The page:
There has been much debate amongst volunteers as to whether the word toubab is directed towards people because they are a foreign or because they are white.  After asking some Senegalese people they will in fact admit that the word is directed towards people who have white skin.  Fellow volunteers who are black do not usually get called this unless they are with a group of white volunteers.   Now because the majority of Senegal Peace Corps volunteers have white skin, you can understand why parts of training are focused on addressing this issue.  The trainee complains that after talking to administration about what she felt was discrimination against colored volunteers that they did absolutely nothing.  This claim was probably the most insulting.  Volunteers and those in administrative positions do their best to make sure the needs of all volunteers are being met.  Recently a peer group has been established to address the needs of those volunteers who face other challenges such as being Asian, Black, and Hispanic etc. as well as targeting those who are homo and bisexual because it is true that they face struggles not known to someone like me. Just as female volunteers face different challenges than male volunteers. (also addressed in training)

Though, after spending months at a time in village, volunteers may say things that, to Americans, appear completely inappropriate, they in no way are racist.  Volunteers do not think they are better than Senegalese people or black volunteers.  Village life is hard and makes you a little jaded. I feel that a volunteer is justified in saying how they feel, even if it may appear insensitive to others.  Though in her blog she does not directly call volunteers racist, she sure does say things to indicate it.  I can only speak for myself, my friends, my region, and the volunteers that I interact with, but I feel like we are most likely some of the least likely people to be termed as racist.  We are giving two years of our lives, to live without electricity, running water, personal space, our native language and our culture to help promote projects that are created to better the living conditions of those who are constantly fighting starvation, malnutrition, and deadly diseases. 

Unfortunately this trainee will never get the opportunity to experience what this life is like and because she made accusations without understanding all of the facts she has portrayed the program of Peace Corps Senegal in a bad light.  I think it is unfortunate that some very incredible people, such as our country director, have had to face some intense criticism over a trainee who could not hack it.  From the perspective of someone who understands the value of being politically correct and then being thrown into a culture where being politically correctness means absolutely nothing, I will argue that there is a balance!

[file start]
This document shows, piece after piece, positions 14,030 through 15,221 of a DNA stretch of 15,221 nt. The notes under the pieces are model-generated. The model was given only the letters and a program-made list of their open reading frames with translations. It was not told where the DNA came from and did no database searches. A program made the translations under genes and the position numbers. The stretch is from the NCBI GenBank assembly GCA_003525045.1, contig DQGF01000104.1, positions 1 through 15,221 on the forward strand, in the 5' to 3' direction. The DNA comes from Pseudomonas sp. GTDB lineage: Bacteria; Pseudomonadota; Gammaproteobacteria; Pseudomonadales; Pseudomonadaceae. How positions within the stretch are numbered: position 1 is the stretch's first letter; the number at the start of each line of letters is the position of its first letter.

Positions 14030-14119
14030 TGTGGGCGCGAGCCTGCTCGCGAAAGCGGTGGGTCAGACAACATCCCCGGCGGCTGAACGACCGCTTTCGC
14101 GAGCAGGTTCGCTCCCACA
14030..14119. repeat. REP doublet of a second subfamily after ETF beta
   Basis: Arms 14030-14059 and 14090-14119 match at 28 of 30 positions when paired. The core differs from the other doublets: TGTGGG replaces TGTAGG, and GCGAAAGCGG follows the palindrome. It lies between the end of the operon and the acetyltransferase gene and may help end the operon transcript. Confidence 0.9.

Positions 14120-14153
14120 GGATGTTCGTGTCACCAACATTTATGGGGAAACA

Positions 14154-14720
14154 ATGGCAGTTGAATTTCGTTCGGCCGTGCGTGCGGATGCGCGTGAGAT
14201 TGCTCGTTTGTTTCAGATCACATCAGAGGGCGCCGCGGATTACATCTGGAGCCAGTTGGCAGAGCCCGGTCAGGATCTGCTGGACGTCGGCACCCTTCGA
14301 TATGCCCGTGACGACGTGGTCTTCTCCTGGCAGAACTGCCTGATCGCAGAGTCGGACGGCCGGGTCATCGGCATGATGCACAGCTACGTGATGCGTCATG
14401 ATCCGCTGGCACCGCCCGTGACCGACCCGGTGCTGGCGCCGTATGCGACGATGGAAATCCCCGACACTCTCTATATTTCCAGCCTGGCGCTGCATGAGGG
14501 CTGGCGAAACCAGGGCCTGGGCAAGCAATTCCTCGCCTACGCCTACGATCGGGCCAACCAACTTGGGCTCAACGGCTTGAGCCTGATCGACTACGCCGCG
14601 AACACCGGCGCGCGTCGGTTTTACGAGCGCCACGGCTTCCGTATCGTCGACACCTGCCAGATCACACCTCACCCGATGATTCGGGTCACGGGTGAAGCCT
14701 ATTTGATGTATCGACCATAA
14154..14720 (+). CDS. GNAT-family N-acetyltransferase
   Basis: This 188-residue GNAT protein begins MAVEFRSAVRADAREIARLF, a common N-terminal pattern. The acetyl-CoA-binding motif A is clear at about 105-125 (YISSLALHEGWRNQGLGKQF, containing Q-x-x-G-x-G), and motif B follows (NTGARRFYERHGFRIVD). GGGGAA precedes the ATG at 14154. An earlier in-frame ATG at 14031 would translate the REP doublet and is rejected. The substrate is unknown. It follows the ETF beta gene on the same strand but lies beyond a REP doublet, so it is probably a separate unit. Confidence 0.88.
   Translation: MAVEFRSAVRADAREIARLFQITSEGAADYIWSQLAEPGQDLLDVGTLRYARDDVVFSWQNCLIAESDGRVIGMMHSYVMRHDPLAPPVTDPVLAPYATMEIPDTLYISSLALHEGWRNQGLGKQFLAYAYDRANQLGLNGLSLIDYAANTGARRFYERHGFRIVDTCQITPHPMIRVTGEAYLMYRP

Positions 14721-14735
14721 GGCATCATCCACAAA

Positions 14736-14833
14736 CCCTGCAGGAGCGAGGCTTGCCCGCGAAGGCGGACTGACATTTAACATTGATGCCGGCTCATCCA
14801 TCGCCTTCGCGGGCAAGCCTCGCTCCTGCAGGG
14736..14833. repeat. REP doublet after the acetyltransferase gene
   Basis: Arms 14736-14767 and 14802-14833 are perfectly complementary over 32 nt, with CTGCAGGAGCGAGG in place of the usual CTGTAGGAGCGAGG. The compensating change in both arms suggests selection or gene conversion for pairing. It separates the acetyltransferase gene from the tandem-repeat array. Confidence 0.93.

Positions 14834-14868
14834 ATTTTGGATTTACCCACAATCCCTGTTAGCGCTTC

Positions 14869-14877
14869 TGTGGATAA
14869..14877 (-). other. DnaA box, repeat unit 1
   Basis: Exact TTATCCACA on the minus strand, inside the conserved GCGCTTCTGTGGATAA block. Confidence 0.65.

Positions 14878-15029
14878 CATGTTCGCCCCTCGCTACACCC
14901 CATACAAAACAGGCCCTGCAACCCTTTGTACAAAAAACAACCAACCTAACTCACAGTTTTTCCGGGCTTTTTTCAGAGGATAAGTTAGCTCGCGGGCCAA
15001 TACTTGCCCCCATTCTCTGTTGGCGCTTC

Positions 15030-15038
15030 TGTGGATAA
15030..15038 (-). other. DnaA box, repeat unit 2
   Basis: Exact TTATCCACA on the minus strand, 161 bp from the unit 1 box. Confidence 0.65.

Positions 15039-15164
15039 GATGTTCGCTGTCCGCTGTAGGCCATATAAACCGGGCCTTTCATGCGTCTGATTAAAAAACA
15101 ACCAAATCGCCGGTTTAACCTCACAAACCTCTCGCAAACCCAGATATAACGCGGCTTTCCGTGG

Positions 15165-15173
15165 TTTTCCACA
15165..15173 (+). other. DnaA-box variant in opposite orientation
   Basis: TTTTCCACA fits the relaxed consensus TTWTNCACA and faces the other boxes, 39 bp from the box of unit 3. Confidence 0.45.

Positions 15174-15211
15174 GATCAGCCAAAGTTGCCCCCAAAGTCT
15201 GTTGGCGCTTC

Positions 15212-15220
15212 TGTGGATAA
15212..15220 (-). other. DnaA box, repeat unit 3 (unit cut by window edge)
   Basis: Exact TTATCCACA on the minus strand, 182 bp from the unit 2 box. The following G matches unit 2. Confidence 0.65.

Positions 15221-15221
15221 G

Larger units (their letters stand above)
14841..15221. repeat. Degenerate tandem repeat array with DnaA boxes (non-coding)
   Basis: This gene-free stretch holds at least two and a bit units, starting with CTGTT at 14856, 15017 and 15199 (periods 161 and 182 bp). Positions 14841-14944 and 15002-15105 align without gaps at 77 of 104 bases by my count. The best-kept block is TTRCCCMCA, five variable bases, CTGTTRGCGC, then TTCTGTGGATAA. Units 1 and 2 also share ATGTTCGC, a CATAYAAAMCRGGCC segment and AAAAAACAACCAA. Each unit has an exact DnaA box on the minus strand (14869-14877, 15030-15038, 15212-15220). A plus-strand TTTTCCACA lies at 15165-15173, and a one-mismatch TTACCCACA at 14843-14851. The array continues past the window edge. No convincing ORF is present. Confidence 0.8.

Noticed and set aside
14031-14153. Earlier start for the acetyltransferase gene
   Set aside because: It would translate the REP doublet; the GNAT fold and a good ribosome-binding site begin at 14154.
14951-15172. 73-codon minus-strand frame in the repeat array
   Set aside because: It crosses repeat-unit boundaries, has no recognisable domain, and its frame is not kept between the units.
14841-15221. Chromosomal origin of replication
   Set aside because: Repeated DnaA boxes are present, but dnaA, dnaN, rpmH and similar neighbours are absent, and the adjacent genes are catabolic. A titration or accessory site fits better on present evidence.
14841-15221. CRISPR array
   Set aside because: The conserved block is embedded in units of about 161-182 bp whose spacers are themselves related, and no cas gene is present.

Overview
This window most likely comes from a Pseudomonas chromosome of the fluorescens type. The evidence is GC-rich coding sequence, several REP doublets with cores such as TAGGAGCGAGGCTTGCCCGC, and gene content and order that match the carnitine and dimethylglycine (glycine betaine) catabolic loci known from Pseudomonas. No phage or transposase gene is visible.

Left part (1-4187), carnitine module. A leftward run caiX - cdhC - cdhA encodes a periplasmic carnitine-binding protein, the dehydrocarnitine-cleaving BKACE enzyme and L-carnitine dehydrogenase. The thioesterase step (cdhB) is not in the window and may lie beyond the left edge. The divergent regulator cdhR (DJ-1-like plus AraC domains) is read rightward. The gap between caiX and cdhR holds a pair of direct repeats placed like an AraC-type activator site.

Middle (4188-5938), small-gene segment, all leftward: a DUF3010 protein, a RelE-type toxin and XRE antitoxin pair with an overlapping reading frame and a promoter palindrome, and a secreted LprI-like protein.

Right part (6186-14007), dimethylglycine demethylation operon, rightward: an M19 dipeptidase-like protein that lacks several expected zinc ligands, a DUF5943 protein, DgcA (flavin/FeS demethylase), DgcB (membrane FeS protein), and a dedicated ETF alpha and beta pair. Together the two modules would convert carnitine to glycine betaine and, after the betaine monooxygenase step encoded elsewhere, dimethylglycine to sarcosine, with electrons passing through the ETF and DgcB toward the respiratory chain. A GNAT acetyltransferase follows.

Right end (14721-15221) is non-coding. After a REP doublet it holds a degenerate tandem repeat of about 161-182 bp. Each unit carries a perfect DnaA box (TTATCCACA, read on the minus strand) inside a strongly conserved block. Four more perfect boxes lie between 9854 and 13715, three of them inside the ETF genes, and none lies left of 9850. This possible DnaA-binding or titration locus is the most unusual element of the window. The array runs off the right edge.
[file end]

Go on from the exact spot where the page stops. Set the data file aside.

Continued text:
Every single person is different and nothing will every please everyone.  As Tom Robbins says “humanity is offensive” and it is a part of life.  It is not the governments job to make sure people do not hurt other peoples feelings.  We as human beings have a choice, a choice to act and speak in a way that lifts up others. We also have the choice to embrace the positivity thrown at us and reject the negativity. We have the ability to understand that people oftentimes do and say things because of their own restrictions or problems.  It takes practice but one must learn how to receive things without letting it affect them so personally. 
 There is a time to recognize the difference between a situation where we must stand up and fight injustice verses fighting against a person’s ignorance and insecurities.

I took the time to write this blog because I felt it was important to share how differently cultures vary and what it is like living in village.  I also felt that it was necessary as a volunteer who respects the organization she works for to stand up and speak on behalf of my experience.  Hope you enjoyed reading…. until next time!